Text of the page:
As a yogi, you can learn a lot about your fears through your practice. Think about the first few times you practiced going upside down in Headstand or Handstand, or even when your teacher asked you to hold Chair Pose longer than what felt comfortable for you.

The good news? Facing your fears on the mat can help you feel prepared when you face fears off the mat. By getting to know your nervous system, you can learn how to find a steady and comfortable seat anywhere—whether it’s at the gate before you board, in your seat during turbulence, or before you land.

See also 9 Travel Hacks to Help You Find More Zen (Really!) on Your Next Flight

Try this 5-pose sequence to calm any nervous energy you might have before flying:

About the Author

Sarah Ezrin is a yoga teacher in San Francisco. Learn more at sarahezrinyoga.com. 



Source link

Continue Reading

Balance

5 Poses to Practice in a Cramped Airplane Seat

Published

on

By


It is possible to do some yoga on your next flight (yes, even if you’re stuck in a middle seat in coach)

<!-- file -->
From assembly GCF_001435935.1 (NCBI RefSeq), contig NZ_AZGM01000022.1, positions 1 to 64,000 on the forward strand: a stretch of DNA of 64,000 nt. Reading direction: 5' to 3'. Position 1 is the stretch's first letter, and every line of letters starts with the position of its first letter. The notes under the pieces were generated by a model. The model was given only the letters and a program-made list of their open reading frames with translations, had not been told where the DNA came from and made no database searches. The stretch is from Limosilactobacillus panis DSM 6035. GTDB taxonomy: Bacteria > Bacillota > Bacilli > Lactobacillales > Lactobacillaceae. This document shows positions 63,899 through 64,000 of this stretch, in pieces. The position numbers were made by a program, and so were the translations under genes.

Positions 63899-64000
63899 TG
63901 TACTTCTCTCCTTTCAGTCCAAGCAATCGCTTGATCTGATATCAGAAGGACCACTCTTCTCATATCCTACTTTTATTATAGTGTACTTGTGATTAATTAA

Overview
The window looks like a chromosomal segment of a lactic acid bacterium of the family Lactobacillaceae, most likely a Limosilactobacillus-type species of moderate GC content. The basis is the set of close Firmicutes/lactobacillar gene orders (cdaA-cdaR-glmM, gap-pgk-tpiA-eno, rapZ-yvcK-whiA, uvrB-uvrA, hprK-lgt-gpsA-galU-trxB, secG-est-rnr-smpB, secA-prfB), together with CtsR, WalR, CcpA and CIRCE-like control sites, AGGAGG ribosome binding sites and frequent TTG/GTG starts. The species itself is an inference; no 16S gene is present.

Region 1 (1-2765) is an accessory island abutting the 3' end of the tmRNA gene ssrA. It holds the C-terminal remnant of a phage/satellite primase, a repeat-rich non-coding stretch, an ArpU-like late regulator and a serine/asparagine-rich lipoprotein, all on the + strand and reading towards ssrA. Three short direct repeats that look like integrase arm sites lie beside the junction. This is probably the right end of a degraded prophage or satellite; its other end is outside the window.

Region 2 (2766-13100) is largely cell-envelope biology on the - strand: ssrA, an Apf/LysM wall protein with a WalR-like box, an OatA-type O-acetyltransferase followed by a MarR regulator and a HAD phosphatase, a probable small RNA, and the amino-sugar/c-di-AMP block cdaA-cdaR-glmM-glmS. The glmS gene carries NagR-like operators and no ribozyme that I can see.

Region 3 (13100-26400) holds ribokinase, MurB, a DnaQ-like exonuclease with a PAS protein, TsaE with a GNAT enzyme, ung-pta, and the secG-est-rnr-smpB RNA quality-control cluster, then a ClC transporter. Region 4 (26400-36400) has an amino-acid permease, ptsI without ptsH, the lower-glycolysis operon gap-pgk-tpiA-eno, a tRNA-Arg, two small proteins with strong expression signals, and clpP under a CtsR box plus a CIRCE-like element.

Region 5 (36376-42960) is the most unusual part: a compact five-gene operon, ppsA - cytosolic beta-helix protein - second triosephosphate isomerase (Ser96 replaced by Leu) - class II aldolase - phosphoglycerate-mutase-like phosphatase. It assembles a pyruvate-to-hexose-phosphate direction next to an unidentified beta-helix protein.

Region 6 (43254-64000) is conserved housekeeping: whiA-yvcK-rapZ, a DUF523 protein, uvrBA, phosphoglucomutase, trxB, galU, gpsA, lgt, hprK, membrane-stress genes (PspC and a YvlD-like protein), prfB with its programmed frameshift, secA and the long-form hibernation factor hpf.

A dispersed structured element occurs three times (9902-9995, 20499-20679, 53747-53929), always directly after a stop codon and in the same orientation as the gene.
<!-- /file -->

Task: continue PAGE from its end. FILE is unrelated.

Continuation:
These yoga poses will help you get through a long flight. 

Think you have to wait until you’re off the plane to get a good stretch? Think again. As crazy as it sounds, I promise you it is possible to practice yoga from the discomfort of your airplane seat.

Consider this: Yogis are primed to stay focused in less-than-ideal conditions. Remember that packed yoga class you were in that was mat to mat, yet you were able to focus on your own practice? Remember that time you were in a deep twist and were still able to breathe? Yoga teaches us to find inner space, regardless of outer conditions. In fact, the more inward our focus, the more expansive we feel. So, while we may not be able to stretch our legs out fully or do a Handstand in the airplane aisle, we can stretch our minds and find the space we seek within—yes, even when stuck in a cramped middle seat on a long flight.

See also Yoga at the Airport: 5 Poses for a Long Layover

Try this 5-pose sequence specifically designed to practice in your seat, with your seatbelt fastened.

About the Author

Sarah Ezrin is a yoga teacher in San Francisco. Learn more at sarahezrinyoga.com. 



Source link

Continue Reading

Trending

Copyright © 2018 A Touch of Health